Gary Gutting’s NYTimes essay, “The Real Humanities Crisis” describes the sad reality that there are fewer and fewer jobs available for those who major in humanities in college… and that is contributing to a viscous circle whereby fewer students are drawn to that major in college. Sadly, public education is cited as one area that is no longer appealing to humanities majors. Why?
…As for non-college teaching, the sad state of so many of our K-12 schools — with their unprepared and undisciplined students, overcrowding, lack of funding and obtuse, test-obsessed bureaucracies — make teaching there a path to frustration and burnout.
So public education, which Gutting believes SHOULD be a logical place for humanities majors to work, is no longer a viable option because of budget cuts and the obsession with tests. As readers of this blog realize, this observation warranted a comment:
You need to talk to your colleagues and editors about public education reform. They all seem to think we need to run schools like a business and advocate the creation and expansion of the “obtuse, test-obsessed bureaucracies” while cutting wages and benefits for teachers. This “reform” package makes teaching a “path to frustration and burnout” and makes learning a monotonous progression of mandated common core lessons based on a students chronologic age instead of their interest. Until we abandon our obsession with testing we will repel humanists from entering public education altogether. Fortunately for some of them, the affluent school districts and elite private schools who ignore the tests will be able to employ humanistic teachers and pay them a decent wage.
Gutting offers a remedy for public schools, one that sounds like the “Finland” plan:
We could open up a large number of fulfilling jobs for humanists if (as I’ve previously suggested) we developed an elite, professional faculty in our K-12 schools. Provide good salaries and good working conditions, and many humanists would find teaching immensely rewarding. Meeting the needs of this part of the cultural middle class could, in fact, be the key to saving our schools.
Alas, our “reformers” believe that testing and measurement is the road to school improvement— NOT “good salaries and good working conditions”. As any business minded person knows, wages and working conditions cost money and that money has to come from taxes and taxes are a drain on the economy. Measurement, though, costs little and, as Tom Friedman asserts, will yield improvement by “striking fear into the hearts” of teachers and administrators. If only it were that easy….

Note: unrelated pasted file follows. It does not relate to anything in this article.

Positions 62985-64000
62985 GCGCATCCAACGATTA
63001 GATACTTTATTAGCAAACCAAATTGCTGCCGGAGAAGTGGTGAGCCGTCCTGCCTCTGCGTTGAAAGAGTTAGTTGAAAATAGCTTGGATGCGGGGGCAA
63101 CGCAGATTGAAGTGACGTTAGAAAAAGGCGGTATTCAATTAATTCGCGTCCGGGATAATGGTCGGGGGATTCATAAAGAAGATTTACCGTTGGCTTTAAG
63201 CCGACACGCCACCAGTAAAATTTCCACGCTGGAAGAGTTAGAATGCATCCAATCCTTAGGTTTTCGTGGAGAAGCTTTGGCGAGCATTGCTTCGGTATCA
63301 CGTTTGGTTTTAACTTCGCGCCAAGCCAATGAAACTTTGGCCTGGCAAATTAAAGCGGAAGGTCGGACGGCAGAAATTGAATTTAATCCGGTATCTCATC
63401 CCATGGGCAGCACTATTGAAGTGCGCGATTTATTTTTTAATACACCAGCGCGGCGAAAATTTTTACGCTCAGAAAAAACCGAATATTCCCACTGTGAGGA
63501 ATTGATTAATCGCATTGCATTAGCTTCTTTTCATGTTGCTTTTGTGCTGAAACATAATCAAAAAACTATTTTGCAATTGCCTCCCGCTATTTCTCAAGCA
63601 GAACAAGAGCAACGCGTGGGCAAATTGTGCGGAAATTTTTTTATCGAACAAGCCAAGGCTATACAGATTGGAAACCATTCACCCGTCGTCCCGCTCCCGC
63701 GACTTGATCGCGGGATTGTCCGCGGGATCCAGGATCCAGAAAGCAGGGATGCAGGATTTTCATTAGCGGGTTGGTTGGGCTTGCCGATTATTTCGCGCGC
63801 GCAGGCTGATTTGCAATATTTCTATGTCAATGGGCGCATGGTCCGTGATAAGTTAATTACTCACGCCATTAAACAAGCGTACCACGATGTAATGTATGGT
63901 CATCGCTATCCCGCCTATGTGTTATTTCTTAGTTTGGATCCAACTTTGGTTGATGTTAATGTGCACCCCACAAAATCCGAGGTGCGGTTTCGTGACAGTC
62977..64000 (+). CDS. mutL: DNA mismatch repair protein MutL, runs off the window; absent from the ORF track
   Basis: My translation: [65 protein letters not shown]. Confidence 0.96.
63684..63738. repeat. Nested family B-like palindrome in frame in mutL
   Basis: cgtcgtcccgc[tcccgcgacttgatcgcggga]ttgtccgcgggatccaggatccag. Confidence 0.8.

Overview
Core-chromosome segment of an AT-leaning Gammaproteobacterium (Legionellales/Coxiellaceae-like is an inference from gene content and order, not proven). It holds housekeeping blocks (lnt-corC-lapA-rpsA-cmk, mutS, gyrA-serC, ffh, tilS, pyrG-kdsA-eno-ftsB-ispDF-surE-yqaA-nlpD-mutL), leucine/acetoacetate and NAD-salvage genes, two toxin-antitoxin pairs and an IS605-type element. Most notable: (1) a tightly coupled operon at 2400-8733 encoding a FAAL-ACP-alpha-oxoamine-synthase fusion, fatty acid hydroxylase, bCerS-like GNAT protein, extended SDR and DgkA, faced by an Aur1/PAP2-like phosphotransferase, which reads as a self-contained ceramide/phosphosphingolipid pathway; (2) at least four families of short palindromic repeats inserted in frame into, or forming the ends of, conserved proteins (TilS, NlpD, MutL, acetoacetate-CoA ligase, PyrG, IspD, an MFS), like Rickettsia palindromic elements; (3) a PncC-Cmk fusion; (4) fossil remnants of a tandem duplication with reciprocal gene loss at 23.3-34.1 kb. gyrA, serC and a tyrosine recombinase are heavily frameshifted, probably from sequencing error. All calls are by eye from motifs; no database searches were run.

Tom Friedman’s column in today’s NYTimes celebrates reforms taking place in the totalitarian governments of Saudi Arabia, Abu Dhabi, and Dubai, and features this paragraph (with my emphases added) to illustrate:
Talk about reform — in Dubai, the government has set a strategy for 2021, and each of the 46 ministries and regulatory agencies has three-year Key Performance Indicators, or K.P.I.’s, they have to fulfill to get there, ranging from improving the success of Dubai 15-year-olds in global science, math and reading exams to making it even easier to start a new business. All 3,600 K.P.I.’s are loaded on an iPad dashboard that the ruler, Sheikh Mohammed bin Rashid, follows each week. Maryam al-Hammadi, 48, the director of government performance, strikes fear in the heart of every minister in Dubai because each month she ranks them by who is making the most progress toward achieving their K.P.I.’s, and Sheikh Mohammed gets the list. You don’t want to be at the bottom. Hammadi showed me the dashboard and explained that Sheikh Mohammed is demanding that “every government agency perform as well as the private sector in customer satisfaction and service.” The public will get an annual report.
Chainsaw Jack Welch is alive and well and living in Dubai! But reading about the Arab method of school accountability compelled me to make this comment:
The Arab countries, China and the US are all converging on “reform” using data analyses whereby the “director of government performance strikes fear into the heart of every minister” based on “progress ratings”. This all sounds eerily similar to “education reform”… and also eerily familiar to the stack ratings Microsoft recently abandoned because of their ineffectuality…. and “striking fear into the heart” of subordinates hardly sounds like a step forward to me, especially if you aspire to a democracy where everyone is free to share their ideas and opinions.
Tom Friedman wants us to believe that data collection and reporting will magically address the inter-related root causes of social problems: inequality, poverty and culture. Regularly measuring the effects of inequalities and poverty won’t eliminate them anymore than weighing oneself daily will reduce ones weight…. and the cultural norms that won’t allow women to drive a car will not change through the use of metrics either. Publicizing measurement of student performance will only dishearten those who work with those children who face adversity— or “strike fear in their hearts” if there is a “director of government performances” cracking the whip over them— but like Microsoft the governments will soon discover that rankings based on “objective metrics” do not accurately capture the work of public servants any more than they measure the performance of technology workers.
Here’s the bottom line: if “striking fear into the hearts” of people is “reform”, we need to abandon “reform” ASAP.